Locations should be selected as easily as with Yelp — toggling between map and list options. The spots were made with a Google Maps-inspired layout with tabs to prevent cognitive overload (too much stuff on screen) while presenting all information in a concise way.

User Task: Find a spot to train backflips safely

More testers found their way to the Locations page from the Homepage than from the bottom tabs, which validated my decision to include the most used features prominently.


Previous spots were found based on proximity and by simply stumbling upon them or by word of mouth.

For the community to have access to spots, contributors needed to share locations so this initial step needed to be as painless as possible with only the name and location necessary. This is meant to encourage community input for reviews, information and photos.

User Task: Add a new spot you discovered

Concerns of safety and trespassing were a recurring theme from users and testers. In later revisions, I added a disclaimer screen towards the end of the process to not disrupt the flow.


Those who liked to train with others did it for motivation, confidence, creativity and fun.

My measure for solving for this was to ensure that users had enough incentive to reach out and train with others. This required two user tasks.

Task: Add a new move you are trying to learn: the front tuck

Adding new moves to your “Learning” or “Mastered” repertoire was made simpler by being prominently featured on the home page. These moves would be saved in the user’s profile as a means to track their own progress.

Task: Find a training buddy for someone who knows moves you are trying to learn

Once saved, users who browsed for training partners (also featured on the main page) could easily find who has mastered a technique that they are learning, in hopes to encourage connectivity through friend requests.


Meetups were centered around friends rather than meeting new people, usually on routine basis.

With the idea that the app would open up opportunities for users to discover friends, I felt it was essential to have a calendar events with options to invite friends. The design was made to be as straightforward as possible.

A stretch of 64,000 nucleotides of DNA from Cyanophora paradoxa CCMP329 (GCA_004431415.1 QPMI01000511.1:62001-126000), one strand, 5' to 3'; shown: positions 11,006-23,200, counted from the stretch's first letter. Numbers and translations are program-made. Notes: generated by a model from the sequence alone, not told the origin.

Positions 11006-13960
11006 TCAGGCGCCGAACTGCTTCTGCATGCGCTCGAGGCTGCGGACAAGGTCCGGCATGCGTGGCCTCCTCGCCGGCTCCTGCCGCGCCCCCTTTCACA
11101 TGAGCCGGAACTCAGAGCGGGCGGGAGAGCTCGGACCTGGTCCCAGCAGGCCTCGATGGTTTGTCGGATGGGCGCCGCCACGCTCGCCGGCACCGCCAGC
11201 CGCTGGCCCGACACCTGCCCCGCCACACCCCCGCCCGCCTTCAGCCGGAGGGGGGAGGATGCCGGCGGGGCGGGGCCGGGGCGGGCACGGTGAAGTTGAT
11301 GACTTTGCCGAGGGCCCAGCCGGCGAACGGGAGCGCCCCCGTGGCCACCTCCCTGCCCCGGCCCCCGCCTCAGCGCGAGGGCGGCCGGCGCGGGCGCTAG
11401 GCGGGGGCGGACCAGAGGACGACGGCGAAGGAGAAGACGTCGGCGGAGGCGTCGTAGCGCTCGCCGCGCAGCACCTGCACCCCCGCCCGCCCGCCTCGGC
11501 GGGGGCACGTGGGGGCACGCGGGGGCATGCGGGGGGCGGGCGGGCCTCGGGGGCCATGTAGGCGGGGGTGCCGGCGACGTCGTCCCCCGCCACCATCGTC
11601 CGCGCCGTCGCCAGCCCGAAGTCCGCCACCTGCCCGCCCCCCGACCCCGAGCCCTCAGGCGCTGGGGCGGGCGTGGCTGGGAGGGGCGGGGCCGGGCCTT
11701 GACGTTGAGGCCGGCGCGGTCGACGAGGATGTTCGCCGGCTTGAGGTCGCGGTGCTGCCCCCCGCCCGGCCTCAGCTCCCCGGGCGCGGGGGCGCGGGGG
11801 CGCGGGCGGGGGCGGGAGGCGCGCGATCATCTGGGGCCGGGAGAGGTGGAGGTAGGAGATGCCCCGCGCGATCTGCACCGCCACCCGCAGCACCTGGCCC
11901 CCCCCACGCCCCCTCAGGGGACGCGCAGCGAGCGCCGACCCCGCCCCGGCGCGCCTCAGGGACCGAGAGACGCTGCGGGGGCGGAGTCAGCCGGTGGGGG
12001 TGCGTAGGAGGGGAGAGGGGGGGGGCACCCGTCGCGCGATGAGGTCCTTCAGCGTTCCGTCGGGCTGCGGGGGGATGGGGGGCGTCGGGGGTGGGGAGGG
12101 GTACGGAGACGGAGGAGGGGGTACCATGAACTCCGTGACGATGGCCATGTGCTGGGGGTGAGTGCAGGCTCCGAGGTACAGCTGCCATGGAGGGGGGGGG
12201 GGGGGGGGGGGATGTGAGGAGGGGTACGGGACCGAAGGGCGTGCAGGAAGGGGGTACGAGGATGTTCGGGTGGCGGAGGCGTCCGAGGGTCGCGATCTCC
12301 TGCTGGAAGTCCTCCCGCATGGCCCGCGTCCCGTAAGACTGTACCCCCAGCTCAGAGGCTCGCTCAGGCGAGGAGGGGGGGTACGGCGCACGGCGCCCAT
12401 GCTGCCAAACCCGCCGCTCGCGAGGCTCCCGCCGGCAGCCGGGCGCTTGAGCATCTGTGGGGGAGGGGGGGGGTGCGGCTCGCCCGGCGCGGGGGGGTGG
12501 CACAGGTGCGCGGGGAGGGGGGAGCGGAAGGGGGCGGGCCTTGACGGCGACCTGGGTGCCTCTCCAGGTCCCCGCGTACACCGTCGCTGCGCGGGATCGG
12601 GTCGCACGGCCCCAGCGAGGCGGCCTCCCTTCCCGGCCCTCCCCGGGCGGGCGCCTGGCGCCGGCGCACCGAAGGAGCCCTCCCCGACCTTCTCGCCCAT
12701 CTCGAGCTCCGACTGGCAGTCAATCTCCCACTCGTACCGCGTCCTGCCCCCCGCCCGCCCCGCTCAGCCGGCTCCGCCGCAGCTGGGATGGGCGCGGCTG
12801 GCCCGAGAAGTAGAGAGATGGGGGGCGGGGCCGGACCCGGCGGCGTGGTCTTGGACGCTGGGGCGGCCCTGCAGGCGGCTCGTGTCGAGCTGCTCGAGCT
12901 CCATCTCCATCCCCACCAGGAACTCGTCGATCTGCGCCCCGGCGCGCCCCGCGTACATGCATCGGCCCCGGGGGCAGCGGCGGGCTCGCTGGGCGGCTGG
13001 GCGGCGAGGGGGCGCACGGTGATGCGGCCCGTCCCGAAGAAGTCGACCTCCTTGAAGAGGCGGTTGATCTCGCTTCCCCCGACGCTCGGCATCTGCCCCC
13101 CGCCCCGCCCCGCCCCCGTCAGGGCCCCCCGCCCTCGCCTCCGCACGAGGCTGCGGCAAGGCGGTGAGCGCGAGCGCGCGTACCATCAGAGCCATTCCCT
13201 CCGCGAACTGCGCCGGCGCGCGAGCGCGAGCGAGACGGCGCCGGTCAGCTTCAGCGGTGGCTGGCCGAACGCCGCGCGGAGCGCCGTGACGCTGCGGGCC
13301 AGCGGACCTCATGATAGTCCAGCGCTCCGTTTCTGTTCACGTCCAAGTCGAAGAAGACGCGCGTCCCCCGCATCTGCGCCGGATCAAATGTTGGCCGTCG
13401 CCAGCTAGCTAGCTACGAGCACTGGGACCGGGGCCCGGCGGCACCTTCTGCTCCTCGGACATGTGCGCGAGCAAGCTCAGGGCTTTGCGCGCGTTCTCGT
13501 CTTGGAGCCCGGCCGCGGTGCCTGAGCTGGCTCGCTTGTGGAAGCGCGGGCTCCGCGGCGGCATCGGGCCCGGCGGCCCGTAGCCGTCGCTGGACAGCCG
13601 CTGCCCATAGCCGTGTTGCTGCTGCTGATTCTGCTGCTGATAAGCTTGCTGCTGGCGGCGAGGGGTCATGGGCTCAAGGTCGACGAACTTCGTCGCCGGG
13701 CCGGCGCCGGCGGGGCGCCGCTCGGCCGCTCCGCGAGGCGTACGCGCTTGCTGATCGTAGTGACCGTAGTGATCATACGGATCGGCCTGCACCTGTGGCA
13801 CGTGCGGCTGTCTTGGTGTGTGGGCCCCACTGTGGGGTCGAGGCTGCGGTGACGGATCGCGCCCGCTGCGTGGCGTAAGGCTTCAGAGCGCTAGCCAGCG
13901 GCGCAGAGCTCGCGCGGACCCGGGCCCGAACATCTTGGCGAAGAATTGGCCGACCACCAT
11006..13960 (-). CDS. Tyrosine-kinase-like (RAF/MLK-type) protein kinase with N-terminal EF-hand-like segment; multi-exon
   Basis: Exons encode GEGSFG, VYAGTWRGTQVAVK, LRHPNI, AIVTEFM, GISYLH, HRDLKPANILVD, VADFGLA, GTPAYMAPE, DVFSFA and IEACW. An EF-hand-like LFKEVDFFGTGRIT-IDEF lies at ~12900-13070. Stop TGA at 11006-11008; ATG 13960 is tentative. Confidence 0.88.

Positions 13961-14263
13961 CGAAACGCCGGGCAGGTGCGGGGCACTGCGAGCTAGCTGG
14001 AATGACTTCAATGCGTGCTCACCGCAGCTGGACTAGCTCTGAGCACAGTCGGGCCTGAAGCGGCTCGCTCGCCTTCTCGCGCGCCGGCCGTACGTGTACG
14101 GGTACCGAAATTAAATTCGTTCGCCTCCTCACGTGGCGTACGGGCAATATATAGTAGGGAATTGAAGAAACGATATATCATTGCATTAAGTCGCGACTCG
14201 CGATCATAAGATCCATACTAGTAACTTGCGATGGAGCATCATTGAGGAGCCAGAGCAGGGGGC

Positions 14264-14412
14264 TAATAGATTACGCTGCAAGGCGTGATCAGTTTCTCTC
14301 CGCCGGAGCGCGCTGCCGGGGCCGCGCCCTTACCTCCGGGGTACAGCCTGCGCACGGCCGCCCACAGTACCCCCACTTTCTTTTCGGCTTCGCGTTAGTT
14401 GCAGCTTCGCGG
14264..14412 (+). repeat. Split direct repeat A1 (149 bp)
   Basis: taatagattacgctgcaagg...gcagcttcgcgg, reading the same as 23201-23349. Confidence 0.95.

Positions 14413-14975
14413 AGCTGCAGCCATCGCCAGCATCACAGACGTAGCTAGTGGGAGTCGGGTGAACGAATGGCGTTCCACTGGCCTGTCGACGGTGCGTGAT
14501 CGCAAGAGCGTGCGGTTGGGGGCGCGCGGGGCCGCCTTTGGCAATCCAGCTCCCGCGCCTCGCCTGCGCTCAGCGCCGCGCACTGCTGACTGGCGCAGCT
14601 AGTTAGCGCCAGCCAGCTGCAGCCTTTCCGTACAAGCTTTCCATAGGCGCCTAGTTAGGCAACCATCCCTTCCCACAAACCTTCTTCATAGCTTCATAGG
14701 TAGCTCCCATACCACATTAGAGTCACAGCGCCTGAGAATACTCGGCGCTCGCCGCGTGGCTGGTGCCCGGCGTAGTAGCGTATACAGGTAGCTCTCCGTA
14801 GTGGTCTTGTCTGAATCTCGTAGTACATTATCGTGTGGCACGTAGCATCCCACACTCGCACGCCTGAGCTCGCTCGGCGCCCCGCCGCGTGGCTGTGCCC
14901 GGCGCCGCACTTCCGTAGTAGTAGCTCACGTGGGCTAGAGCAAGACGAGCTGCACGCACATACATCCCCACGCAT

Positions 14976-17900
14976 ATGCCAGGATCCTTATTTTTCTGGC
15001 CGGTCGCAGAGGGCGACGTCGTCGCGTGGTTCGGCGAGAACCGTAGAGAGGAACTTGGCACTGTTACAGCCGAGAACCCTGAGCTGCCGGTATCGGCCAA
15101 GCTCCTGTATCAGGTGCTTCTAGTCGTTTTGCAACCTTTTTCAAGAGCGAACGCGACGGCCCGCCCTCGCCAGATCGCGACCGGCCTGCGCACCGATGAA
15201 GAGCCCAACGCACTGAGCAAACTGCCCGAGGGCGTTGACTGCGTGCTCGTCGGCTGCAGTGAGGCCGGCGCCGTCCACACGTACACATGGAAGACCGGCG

User Task: Schedule a training session with your friend, Juji, which repeats every Monday

It was a challenge to display the layout and copy of the “Repeat” option for users to intuitively create repeating events. The final design was a result of iterative redesign before I learned that testers responded best when “Repeat” wasn’t tucked away under “More Options.” It was here I discovered that the default Material Design info architecture was not infallible and how I had to discover my own solution.


Takeaways

I may have been a parkour enthusiast myself for almost a decade but I am always aware that I am not my user. I aimed to solve for the needs of the parkour community and I believe I have validated that in my redesign.

With future iterations, I may wish to build upon my current framework and focus on the needs of those who wished to trained alone — perhaps integrating a feature which details how many runners are at a specific locations.

For now, the most recent design is the culmination of countless iterations to make seamless user flows that separates itself from the other parkour apps out there (and even the original PKSpotter app). With these positive results from latest testings, I feel confident that I have more than satisfied the app’s claim to be the go-to service for finding and sharing parkour spots and connecting with other practitioners.

William Man

Written by

Product Designer with a specialty in Pet-Tech and Fitness apps @thepixelpup